WASHINGTON–South Carolina Gov. Nikki Haley, Donald Trump’s nominee to become U.S. ambassador to the United Nations, told the Senate Foreign Relations Committee on Wednesday that the country must speak with a single voice in fighting the Islamic State, but she would not commit to supporting a declaration of war against the terrorist group.

Haley broke ranks with Trump on questions about U.S. relations with Russia, saying the U.S. must assert itself in dealing with Russian President Vladimir Putin. “I don’t think we can trust them,” she said, citing Russia’s interference in U.S. elections, its annexation of Crimea, and in the Russian military’s involvement in Syria.

Several senators focused their questions on the ongoing battle against ISIS. Sen. Todd Young, an Indiana Republican, asked Haley whether she would support a congressional authorization for the use of military force against the terrorist group.

“I do think that [ISIS] has to be dealt with. I just think it needs to be done responsibly, knowing that we have a measurables on what we’re looking for, where the end goal is, and knowing where exactly the start and stop is,” she said. “I say that as the wife of a military combat veteran, I say that as a sister,” Haley said.

Although Haley has little international experience, she received considerable praise from committee members who expressed confidence that she would be confirmed.

“Diplomacy itself is not new to me,” the Republican governor said. “In fact, I would suggest there is nothing more important to a governor’s success than her ability to unite those with different backgrounds, viewpoints and objectives. For six years, that has been my work.”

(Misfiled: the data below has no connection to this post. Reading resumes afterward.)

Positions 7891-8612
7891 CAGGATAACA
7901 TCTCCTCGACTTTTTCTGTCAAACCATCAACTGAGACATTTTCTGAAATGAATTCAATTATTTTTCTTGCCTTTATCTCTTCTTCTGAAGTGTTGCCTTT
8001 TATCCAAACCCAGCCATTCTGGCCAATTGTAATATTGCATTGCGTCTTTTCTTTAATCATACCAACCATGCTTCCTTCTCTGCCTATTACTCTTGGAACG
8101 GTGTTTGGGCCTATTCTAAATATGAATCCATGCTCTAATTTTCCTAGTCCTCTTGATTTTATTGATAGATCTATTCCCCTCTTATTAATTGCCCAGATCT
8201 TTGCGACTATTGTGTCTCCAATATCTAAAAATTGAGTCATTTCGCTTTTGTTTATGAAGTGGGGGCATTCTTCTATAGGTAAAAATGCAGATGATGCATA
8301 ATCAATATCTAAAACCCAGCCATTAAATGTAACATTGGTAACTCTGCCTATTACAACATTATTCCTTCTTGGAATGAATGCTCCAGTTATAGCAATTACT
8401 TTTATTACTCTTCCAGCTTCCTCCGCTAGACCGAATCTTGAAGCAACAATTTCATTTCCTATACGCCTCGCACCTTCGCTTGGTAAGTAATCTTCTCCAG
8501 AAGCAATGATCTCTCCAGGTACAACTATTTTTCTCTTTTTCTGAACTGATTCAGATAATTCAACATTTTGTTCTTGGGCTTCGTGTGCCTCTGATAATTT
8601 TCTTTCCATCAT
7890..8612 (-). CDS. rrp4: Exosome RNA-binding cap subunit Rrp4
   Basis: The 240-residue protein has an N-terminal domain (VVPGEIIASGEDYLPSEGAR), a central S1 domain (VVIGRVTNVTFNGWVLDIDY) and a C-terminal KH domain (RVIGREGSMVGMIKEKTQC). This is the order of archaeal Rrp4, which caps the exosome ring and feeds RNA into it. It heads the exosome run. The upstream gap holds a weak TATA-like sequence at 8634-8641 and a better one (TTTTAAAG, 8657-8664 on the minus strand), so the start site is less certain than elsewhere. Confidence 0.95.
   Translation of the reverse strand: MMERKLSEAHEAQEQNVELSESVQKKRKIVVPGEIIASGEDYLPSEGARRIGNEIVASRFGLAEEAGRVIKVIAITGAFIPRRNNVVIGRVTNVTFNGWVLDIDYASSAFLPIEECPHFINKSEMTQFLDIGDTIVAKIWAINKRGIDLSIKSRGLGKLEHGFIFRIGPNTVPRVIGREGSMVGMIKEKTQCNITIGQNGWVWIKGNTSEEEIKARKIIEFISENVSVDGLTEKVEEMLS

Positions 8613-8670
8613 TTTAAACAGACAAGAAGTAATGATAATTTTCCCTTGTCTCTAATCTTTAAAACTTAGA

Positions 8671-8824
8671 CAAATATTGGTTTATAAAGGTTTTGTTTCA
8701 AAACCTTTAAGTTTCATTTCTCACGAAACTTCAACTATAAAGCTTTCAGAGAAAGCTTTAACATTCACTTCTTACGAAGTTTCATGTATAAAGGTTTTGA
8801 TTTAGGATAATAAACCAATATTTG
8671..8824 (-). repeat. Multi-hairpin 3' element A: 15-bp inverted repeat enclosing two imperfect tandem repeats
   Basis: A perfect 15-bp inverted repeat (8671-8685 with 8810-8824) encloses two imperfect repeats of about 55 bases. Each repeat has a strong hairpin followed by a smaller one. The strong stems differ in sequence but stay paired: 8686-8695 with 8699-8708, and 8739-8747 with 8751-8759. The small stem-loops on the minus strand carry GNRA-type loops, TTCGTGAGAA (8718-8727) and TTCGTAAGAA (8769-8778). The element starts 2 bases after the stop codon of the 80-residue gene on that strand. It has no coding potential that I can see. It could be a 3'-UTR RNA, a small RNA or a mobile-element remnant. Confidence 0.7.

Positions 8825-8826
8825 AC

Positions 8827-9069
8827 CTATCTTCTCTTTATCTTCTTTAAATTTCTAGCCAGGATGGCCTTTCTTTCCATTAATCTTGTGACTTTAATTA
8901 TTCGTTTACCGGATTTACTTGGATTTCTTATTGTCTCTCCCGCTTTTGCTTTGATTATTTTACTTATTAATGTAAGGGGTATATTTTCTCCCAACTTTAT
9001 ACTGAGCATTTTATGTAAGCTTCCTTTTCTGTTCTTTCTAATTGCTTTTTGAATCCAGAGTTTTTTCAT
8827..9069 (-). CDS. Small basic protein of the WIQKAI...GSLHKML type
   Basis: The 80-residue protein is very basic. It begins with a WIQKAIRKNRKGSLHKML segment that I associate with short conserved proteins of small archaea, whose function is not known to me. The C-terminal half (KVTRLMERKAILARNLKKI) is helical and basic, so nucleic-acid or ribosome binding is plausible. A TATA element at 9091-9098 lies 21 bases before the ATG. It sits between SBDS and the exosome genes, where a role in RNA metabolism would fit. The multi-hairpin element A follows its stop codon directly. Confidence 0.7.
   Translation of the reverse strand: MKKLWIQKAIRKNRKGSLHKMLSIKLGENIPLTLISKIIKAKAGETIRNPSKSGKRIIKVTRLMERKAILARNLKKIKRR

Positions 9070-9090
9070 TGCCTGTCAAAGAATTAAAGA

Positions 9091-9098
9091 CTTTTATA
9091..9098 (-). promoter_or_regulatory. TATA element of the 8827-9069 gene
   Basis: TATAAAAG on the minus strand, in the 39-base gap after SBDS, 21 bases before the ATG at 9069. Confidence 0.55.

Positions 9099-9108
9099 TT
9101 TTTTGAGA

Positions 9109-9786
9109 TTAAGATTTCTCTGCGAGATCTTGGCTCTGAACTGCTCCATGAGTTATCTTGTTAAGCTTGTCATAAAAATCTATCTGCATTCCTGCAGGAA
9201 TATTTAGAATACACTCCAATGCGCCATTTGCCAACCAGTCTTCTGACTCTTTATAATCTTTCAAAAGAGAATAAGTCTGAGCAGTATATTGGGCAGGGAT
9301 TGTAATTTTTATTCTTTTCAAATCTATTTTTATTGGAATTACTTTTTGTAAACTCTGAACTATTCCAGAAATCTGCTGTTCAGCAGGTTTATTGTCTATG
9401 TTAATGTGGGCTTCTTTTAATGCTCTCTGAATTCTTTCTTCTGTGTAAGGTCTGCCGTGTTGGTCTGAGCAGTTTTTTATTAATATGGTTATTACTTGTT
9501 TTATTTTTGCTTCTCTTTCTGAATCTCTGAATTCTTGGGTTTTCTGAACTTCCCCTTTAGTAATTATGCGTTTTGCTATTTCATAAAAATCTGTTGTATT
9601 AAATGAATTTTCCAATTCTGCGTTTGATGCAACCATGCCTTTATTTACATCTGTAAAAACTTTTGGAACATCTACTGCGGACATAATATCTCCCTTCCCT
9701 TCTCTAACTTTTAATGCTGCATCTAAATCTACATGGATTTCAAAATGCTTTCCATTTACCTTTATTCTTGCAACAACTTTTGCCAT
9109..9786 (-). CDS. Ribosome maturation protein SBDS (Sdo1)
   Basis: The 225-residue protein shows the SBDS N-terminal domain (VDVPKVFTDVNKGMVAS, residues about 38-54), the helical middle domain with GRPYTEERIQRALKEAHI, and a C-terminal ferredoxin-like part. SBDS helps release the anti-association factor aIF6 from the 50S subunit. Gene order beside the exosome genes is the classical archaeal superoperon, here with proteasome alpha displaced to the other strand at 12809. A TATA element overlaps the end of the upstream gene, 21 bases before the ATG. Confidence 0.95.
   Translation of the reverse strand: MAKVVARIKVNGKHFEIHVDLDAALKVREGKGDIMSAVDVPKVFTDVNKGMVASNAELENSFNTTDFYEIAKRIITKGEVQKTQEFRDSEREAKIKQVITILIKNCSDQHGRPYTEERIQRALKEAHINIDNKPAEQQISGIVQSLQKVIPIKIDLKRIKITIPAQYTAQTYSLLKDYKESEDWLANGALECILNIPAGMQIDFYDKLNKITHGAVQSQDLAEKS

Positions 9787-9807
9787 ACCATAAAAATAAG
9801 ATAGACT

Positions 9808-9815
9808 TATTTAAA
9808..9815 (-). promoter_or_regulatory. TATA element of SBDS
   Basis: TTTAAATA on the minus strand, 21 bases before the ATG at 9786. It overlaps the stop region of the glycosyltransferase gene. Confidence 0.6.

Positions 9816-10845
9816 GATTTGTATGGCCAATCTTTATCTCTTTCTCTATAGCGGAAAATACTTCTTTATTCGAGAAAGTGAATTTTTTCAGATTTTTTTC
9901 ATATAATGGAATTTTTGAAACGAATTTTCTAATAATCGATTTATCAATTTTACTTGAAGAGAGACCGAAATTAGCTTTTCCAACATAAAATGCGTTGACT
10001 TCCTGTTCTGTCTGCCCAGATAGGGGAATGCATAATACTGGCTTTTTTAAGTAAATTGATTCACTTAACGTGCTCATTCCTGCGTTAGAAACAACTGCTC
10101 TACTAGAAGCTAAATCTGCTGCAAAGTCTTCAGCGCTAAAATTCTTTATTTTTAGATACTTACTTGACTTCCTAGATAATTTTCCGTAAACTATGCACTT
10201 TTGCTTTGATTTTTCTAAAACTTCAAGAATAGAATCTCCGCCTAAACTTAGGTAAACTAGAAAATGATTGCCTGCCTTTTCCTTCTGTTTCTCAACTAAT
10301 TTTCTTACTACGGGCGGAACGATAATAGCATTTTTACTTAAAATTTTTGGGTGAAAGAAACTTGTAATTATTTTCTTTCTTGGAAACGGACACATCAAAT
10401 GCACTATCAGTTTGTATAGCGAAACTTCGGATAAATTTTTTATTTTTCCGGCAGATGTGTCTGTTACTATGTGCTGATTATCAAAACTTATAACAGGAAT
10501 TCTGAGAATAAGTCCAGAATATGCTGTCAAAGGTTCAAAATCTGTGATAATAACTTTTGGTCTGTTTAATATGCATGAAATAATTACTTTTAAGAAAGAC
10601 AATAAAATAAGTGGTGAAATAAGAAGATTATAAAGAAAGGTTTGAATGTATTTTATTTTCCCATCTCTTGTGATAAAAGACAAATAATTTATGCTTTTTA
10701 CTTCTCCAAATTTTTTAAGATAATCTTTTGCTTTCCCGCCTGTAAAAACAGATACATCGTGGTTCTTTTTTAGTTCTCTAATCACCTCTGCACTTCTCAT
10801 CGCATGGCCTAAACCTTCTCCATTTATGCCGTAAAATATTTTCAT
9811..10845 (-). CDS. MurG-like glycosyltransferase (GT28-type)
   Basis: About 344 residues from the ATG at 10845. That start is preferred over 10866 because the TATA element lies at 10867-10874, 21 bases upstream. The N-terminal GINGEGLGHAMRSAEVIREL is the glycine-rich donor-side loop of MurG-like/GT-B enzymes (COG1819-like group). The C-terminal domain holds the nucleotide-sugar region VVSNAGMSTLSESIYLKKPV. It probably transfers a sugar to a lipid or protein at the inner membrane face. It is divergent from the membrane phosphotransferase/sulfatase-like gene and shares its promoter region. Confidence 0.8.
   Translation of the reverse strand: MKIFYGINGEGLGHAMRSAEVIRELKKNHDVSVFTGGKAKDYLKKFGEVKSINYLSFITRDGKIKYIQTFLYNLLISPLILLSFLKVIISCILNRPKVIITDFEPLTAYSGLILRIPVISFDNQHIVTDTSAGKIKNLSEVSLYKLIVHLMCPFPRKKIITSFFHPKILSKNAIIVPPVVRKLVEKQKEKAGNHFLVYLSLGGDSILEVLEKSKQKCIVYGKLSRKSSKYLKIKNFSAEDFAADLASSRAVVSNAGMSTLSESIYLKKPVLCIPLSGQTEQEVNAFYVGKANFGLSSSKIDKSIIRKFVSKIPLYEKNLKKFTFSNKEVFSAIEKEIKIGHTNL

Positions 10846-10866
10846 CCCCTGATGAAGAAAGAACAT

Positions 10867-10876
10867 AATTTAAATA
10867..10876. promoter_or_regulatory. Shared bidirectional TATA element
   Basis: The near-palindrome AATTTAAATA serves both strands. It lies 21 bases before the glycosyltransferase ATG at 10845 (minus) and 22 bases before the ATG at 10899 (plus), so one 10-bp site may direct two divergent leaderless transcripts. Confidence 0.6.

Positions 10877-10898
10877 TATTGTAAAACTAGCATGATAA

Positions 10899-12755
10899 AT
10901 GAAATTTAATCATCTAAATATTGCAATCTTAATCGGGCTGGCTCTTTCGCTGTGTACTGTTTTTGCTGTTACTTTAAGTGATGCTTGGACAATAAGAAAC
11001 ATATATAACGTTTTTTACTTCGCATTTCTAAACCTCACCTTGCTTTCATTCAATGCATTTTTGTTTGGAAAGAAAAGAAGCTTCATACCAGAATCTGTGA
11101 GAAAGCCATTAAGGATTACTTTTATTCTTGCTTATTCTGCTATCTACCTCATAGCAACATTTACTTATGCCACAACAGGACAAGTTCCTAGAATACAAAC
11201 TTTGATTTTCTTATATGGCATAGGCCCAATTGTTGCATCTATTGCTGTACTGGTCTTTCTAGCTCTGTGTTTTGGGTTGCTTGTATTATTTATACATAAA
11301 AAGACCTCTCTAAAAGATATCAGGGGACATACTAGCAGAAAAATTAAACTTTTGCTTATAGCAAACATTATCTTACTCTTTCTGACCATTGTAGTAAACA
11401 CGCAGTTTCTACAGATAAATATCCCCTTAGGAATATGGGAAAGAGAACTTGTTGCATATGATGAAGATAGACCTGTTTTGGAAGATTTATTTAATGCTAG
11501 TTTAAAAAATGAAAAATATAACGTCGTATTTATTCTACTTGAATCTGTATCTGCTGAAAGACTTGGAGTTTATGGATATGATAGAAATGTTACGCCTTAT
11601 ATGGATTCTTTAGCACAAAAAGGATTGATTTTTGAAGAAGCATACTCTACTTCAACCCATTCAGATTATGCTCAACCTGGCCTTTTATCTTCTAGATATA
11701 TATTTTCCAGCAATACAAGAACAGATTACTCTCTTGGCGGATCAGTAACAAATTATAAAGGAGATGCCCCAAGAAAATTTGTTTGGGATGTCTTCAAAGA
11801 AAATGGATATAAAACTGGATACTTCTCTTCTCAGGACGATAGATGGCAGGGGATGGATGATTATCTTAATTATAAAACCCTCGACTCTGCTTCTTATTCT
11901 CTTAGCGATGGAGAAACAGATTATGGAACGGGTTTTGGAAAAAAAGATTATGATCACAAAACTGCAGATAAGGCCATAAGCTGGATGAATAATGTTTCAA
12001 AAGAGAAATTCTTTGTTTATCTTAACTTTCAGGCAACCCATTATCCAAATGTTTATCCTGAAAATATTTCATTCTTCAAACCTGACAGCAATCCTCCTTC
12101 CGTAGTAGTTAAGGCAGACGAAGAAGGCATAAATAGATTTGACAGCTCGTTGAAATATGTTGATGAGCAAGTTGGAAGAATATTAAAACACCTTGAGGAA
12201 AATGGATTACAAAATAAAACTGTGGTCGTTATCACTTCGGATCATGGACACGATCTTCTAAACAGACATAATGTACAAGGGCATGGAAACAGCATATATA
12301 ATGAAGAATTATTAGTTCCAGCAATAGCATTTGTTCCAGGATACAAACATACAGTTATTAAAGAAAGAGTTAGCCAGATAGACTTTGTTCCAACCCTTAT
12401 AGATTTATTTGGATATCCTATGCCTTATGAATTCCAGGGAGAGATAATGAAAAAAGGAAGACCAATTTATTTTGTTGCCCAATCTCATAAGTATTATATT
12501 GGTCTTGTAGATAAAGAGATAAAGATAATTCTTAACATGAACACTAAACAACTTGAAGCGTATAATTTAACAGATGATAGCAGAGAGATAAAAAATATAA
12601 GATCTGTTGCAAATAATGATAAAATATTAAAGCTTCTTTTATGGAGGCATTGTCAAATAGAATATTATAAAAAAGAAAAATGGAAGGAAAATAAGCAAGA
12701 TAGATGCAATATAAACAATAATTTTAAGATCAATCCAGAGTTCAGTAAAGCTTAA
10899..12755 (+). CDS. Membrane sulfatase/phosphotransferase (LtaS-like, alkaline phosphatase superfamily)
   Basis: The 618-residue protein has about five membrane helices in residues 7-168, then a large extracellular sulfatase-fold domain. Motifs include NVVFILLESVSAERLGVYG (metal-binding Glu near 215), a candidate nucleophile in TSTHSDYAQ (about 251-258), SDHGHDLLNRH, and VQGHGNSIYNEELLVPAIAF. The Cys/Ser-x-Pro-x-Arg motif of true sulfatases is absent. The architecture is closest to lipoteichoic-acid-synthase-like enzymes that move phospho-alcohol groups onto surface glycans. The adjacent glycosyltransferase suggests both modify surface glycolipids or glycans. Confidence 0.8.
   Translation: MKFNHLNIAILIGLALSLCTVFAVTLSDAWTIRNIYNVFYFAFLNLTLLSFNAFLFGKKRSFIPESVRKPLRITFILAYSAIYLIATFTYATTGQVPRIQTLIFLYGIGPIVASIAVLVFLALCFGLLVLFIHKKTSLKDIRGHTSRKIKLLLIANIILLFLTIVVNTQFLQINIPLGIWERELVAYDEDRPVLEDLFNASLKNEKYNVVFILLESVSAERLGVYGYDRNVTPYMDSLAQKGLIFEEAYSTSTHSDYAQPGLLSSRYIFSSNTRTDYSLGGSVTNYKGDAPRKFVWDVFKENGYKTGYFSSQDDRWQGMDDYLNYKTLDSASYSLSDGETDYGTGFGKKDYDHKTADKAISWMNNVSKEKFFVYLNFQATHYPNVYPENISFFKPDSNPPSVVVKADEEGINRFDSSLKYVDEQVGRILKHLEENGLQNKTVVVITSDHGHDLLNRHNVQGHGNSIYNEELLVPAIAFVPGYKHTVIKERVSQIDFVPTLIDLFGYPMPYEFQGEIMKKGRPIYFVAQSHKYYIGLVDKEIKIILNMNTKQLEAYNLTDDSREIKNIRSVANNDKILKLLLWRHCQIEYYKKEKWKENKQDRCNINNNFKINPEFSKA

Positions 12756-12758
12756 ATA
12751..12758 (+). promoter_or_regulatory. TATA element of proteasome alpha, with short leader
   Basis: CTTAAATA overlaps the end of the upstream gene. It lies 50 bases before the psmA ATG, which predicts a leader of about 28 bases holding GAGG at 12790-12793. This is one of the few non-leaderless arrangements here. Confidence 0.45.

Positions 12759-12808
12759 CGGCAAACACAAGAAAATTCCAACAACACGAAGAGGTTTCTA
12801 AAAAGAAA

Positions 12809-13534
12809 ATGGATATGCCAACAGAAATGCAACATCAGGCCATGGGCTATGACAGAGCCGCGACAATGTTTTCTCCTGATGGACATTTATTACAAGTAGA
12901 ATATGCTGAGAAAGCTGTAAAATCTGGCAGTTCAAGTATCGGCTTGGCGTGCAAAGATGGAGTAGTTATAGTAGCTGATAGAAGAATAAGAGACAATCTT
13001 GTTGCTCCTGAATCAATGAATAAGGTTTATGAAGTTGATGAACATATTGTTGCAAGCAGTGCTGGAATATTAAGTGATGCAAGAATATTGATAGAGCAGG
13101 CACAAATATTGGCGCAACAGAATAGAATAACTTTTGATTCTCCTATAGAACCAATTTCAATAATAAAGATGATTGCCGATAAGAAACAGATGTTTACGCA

Haley and the committee members spoke harshly about U.N. Security Council Resolution 2334, which condemns Israeli settlements in in the West Bank and East Jerusalem.

In December, outgoing U.N. Ambassador Samantha Power abstained from voting on the resolution, a step Haley said she would “never” take. She said the abstention sent a bad signal to Israel and the world that America does not stand with its allies.

On the subject of U.N. peacekeepers, who have been accused of sexual abuse in a number of African countries, Haley said the United States must push to hold U.N. member states responsible for their actions and strengthen whistleblower protections.

Haley was one of 30 governors who called for a halt to resettlement of Syrian refugees in the United States following the November 2015 terrorist attacks in Paris. When asked how she would reconcile that position with the U.N.’s role in promoting refugee resettlement, Haley praised America’s longstanding tradition of admitting refugees. She based her opposition to resettling Syrians on a meeting with FBI Director James Comey, who did not convince her that Syrians were being thoroughly vetted.

The Obama administration and U.N. officials have said that Syrian refugees undergo more scrutiny than any other immigrant to the United States.

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